GOA5: Journals 9,001-10,000 and malware

As noted in the last set of notes, I departed from the usual publisher/journal sorting to test all remaining Indonesian journals–around 880 of them–because nearly half of the malware cases in the first 9,000 were from Indonesia, which had a malware problem in last year’s scan–one that was totally cleared up with the help of DOAJ people. (All I did was send them the list of problems.)

That turned out to be a good thing: these journals, mostly from universities, have a serious malware problem. Maybe there are readers out there who can help correct the problems there and in other countries (yes, I’m keeping DOAJ informed).

How bad? In all, these 1,000 journals had 249 malware cases and 51 other unusable cases.

I should note that 73% of Indonesia’s 1,582 gold OA journals do not have these problems. Unless the UK or US have added a lot of OA journals in 2019, Indonesia publishes more DOAJ-listed journals than anybody. But they have a recurring problem with malware…

If you think you can help…

You should (cross fingers) find a Google Sheet with all problematic journals from the first 10,000 scanned (which includes all Indonesian journals) here: that is, https://docs.google.com/spreadsheets/d/1CL7AY5VuS9KuIYmpfnaTua20pH-GiZLpE6bTwg5_Qhw/edit?usp=sharing

The sheet includes all “xm” journals (malware), 481 of them but also all “xn” (apparently not OA) [20 so far] and “xx” (unavailable or unworkable) [353 so far]. There should be 854 rows, including (in descending order) 442 from Indonesia, 71 from Brazil, 60 from Iran, 34 from Ukraine, 33 from Romania, 21 from Turkey, 20 from Poland, 17 from Spain, 15 from Russia, 12 from the United States, ten from Colombia, and smaller numbers from 41 other countries for a total of 119 additional.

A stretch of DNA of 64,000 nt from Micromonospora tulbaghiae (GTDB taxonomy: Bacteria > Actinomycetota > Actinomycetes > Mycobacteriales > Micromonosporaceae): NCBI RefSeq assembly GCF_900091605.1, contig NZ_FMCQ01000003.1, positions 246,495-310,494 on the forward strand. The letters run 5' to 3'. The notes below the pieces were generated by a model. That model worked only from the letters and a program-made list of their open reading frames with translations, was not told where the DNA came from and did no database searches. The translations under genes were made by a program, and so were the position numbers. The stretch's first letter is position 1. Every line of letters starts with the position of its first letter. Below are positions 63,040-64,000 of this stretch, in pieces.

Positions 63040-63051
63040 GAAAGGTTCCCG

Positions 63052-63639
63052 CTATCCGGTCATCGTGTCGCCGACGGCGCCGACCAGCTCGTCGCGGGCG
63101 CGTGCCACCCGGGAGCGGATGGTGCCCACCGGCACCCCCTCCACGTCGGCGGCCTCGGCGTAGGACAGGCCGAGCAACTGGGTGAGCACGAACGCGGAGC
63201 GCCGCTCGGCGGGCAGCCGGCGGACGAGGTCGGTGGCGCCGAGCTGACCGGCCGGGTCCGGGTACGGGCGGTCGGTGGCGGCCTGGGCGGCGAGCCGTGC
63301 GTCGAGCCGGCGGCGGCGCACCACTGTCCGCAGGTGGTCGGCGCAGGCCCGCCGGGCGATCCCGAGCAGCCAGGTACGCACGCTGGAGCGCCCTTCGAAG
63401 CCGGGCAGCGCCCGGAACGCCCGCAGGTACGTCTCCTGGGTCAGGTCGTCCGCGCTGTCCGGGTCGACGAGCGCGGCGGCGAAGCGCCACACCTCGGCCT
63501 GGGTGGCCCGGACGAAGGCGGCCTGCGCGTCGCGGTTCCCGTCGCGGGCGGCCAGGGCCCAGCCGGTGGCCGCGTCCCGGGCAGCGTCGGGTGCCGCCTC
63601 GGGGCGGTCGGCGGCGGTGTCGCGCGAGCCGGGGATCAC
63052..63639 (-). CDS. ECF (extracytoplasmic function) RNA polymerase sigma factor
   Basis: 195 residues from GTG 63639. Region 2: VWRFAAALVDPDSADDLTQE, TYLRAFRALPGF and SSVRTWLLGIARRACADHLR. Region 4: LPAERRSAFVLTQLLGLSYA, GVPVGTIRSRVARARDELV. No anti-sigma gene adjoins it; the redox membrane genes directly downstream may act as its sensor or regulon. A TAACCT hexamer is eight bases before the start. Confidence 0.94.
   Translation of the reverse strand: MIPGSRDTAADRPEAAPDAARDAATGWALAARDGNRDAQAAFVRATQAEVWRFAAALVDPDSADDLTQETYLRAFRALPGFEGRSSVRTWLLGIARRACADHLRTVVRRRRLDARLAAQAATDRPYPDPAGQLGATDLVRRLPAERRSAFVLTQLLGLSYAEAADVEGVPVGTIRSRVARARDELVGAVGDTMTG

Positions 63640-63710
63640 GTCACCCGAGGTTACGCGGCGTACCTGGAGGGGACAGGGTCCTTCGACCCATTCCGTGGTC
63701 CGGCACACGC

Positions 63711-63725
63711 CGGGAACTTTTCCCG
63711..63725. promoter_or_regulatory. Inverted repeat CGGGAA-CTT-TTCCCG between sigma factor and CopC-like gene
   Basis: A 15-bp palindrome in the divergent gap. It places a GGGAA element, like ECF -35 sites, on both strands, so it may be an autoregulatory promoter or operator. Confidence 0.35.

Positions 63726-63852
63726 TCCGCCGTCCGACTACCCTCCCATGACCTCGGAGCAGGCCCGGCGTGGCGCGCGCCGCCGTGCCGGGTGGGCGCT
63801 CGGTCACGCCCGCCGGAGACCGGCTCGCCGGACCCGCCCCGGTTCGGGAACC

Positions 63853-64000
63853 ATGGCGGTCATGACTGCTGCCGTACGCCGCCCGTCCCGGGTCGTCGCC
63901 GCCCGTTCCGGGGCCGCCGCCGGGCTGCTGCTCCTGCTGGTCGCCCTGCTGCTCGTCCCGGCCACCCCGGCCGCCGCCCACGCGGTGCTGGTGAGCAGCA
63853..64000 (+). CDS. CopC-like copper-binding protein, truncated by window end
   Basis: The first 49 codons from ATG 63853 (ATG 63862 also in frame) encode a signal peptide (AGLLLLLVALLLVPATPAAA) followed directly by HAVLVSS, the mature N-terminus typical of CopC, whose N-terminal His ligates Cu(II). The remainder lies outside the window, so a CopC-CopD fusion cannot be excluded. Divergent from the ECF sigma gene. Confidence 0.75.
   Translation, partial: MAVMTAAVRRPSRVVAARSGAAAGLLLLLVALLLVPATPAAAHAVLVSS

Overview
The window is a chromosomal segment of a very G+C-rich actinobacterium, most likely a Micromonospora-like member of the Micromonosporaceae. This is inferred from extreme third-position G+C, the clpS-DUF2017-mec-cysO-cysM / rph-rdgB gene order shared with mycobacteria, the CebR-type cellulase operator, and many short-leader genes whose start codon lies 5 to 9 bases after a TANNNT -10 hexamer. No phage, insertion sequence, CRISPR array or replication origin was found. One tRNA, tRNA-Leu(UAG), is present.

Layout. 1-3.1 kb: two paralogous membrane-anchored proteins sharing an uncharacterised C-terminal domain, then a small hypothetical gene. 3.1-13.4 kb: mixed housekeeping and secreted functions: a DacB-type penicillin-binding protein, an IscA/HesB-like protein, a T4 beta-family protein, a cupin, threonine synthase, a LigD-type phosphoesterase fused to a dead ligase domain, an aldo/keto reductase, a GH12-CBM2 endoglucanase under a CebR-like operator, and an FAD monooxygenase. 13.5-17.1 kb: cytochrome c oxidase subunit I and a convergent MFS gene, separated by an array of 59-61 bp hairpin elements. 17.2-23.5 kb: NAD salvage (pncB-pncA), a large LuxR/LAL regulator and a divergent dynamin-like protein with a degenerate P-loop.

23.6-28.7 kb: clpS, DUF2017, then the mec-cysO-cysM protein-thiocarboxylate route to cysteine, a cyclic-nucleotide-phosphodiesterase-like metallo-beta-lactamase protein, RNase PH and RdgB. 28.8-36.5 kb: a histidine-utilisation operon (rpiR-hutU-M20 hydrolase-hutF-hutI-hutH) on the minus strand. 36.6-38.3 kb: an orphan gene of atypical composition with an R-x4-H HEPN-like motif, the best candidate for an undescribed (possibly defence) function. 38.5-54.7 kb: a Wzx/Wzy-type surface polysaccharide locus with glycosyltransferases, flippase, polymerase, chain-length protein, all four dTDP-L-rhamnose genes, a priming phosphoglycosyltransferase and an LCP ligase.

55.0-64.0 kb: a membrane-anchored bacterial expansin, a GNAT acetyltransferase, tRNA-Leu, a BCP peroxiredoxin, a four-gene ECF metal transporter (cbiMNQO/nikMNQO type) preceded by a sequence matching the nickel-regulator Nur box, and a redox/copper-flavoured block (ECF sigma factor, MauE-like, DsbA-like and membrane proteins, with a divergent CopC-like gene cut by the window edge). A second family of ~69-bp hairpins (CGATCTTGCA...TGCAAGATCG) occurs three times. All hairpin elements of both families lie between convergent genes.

The code–xm, xn, xx–appears in the “Cod” column. A note may appear in the “Note” column offering a brief comment on why something’s there–e.g., for “xx” journals such notes as “404” (27), “500” (an internal error, 3), “ad” (three), “blog” (four), “dbs” error (29), dns failure (23), “park” (parking page, 21), “to” (timeout, 34) and a few others.

For malware, the common codes include “cert” (security certificate problems, 20), “mal” (just flagged as malware, 33), “mult” (MalwareBytes Pro finds more than one included page and multiple malware categories, six), “phish” (phishing, 69), “ransom” (ransomware, six), and the biggie “troj” (trojan, 308). In some cases, I didn’t jot down MalwareBytes’ code.


I’ll post another version when I scan the next 2,000 journals and a final one when I finish the initial scan (4.128 more journals in all).

The final scan for, hopefully, corrected malware and unavailable/unworkable journals will begin either May 15, 2020 or two weeks after I post that final list, whichever comes last.

Last year, DOAJ and others got the total of xm and xx journals down to 117, of which only 17 were malware. Here’s hoping they (and you?) can do even better this year.

A few other notes on journals 6,001-10,000

  • Of the 3,528 journals for which data has been recorded (472 are either unavailable or have malware or other issues), 1,075 (30%) have fees.
  • Of that 1,075, I find that five (still) have submission fees rather than processing fees–and 28 others have both submission and processing fees. 80 others have fees that vary based on article length (I don’t record that if the surcharge begins at 11 pages or higher) or author count. Five have membership or similar fee requirements, and seventeen are questionable. (Most of the latter are Indonesian cases where I believe the stated fee is missing three zeroes. There will be rows in the final spreadsheet where the amount shows as $0 but the status is “f” for “fee”–selecting the actual cell will find the unrounded stated fee, sometimes under four cents.) [By the way, the “curr” page on the Google Sheet provides the conversion rates used for this project and whether they’re the median 2019 rate or the actual rate on the day in late December 2019 that I did the checks.]
  • In 115 of the 1,075 cases, I gathered the fee status and amount from the DOAJ record because it was not easy to locate within the journal’s website. That’s also the case for 457 journals with (apparently) no fees: info is from DOAJ rather than the journal website.
  • Malware is still with us: see the first part of this message.
  • In 67 cases where I do have data, the URL in DOAJ did not yield the website but a journal title search in Chrome did yield the website.


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